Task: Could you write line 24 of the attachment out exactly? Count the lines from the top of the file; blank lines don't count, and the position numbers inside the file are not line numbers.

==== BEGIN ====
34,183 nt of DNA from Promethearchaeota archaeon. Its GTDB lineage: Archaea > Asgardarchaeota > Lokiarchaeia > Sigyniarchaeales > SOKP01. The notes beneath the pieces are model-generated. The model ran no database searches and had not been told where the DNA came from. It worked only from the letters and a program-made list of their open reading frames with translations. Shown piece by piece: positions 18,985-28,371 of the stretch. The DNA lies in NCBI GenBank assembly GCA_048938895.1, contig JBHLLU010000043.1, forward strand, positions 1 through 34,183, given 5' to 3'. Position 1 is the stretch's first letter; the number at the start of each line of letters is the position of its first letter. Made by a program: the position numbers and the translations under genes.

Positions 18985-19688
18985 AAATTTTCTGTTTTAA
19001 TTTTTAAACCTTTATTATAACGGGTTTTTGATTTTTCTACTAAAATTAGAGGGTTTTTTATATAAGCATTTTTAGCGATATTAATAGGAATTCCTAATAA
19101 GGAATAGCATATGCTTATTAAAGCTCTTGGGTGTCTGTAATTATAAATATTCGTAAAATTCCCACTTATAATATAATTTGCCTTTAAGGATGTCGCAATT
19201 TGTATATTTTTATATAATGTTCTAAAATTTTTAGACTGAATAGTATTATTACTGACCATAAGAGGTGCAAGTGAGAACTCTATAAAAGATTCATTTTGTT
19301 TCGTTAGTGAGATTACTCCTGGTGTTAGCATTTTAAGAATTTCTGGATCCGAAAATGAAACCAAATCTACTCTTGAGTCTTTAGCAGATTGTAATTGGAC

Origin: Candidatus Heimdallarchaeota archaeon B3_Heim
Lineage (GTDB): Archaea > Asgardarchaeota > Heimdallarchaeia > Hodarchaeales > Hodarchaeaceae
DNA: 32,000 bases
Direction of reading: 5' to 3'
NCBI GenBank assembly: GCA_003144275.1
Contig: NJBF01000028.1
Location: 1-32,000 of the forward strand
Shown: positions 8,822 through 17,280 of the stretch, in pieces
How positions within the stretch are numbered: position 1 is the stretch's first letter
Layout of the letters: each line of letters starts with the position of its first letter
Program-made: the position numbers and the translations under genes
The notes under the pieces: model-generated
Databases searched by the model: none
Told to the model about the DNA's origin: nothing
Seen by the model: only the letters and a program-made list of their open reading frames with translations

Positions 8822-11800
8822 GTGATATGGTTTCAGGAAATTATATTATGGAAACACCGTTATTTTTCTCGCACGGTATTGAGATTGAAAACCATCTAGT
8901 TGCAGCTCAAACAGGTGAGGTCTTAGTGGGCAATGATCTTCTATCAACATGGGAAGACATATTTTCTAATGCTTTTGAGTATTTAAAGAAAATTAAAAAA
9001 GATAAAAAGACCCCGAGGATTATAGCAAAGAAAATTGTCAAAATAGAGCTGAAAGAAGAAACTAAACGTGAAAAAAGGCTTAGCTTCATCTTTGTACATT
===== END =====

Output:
8822 GTGATATGGTTTCAGGAAATTATATTATGGAAACACCGTTATTTTTCTCGCACGGTATTGAGATTGAAAACCATCTAGT